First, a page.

June 5, 2013
Following two weather-related cancellations within six months, Brookhaven's onsite workshop for utility planners to explore the advantages of using Probabilistic Risk Assessment (PRA) in their decision-making processes was convened as a three-hour webinar in late April. Participants heard presentations from four speakers experienced in using PRA to plan for future emergencies caused by weather and other inevitable, if similarly unpredictable, circumstances.
Webinar participants included representatives from utilities in New York, New Jersey and British Columbia, governmental agencies in Massachusetts and NY, universities in CT and Washington, D.C, R&D companies in Illinois and California, and Lawrence Livermore National Laboratory.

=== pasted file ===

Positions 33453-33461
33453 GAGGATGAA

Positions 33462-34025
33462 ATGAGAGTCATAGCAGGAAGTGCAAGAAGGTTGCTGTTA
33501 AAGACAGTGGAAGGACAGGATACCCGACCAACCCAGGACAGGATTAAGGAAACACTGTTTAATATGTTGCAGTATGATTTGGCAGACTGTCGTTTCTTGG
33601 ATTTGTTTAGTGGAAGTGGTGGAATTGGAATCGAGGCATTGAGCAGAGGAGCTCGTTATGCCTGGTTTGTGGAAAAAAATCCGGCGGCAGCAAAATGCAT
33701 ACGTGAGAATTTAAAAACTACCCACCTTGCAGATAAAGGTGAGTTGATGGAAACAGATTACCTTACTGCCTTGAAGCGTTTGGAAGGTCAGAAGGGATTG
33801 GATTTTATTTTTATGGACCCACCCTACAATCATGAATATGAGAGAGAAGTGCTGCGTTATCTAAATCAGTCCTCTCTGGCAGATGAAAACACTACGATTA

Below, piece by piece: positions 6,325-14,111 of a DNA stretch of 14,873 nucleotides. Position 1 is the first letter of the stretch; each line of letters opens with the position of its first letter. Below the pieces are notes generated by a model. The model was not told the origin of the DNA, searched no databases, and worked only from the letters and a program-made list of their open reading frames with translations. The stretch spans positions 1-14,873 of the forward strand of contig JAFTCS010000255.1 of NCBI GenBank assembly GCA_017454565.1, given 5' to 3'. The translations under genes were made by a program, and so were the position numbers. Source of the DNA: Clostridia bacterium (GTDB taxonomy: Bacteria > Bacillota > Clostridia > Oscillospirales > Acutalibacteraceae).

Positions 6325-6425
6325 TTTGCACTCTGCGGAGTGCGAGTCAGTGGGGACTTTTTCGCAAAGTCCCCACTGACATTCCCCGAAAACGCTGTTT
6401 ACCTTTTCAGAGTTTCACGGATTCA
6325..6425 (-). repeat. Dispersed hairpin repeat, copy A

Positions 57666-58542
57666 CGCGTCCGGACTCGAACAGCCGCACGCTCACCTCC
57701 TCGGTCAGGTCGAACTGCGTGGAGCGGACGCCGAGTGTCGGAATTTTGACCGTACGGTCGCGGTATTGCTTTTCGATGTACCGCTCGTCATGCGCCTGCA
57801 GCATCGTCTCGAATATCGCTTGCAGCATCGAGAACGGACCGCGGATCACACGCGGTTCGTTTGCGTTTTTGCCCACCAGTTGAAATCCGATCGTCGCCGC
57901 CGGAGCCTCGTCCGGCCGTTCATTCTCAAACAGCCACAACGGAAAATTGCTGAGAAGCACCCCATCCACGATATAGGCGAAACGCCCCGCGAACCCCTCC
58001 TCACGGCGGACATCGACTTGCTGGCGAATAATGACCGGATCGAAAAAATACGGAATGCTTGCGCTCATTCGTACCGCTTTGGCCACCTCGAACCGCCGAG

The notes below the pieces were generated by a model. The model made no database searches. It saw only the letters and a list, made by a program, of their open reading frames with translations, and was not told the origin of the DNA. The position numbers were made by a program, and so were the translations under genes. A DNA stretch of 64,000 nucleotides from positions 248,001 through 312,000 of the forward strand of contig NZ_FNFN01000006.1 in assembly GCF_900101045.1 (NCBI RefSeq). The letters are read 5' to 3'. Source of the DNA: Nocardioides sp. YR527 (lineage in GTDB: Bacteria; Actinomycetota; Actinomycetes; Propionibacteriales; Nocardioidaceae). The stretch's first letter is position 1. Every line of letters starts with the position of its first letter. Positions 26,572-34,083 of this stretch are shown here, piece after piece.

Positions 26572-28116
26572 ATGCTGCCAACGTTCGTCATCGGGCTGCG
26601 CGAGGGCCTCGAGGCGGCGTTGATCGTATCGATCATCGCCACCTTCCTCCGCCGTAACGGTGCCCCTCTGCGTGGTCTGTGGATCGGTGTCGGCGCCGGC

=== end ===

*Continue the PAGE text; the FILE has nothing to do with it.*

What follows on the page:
Although PRA is gaining traction in the United State and Canada, utilities have historically used the "deterministic" method in planning for emergencies and other occurrences.
"The deterministic approach has been viewed for many years as easier to implement because you have less to worry about," said Meng Yue of Brookhaven's Sustainable Energy Department. "You pretend you know everything for sure —weather, tomorrow's load condition, other things that may or may not happen. But they don't consider the probability of such things happening."
"Risk is basically probability multiplied by its consequence."
— Meng Yue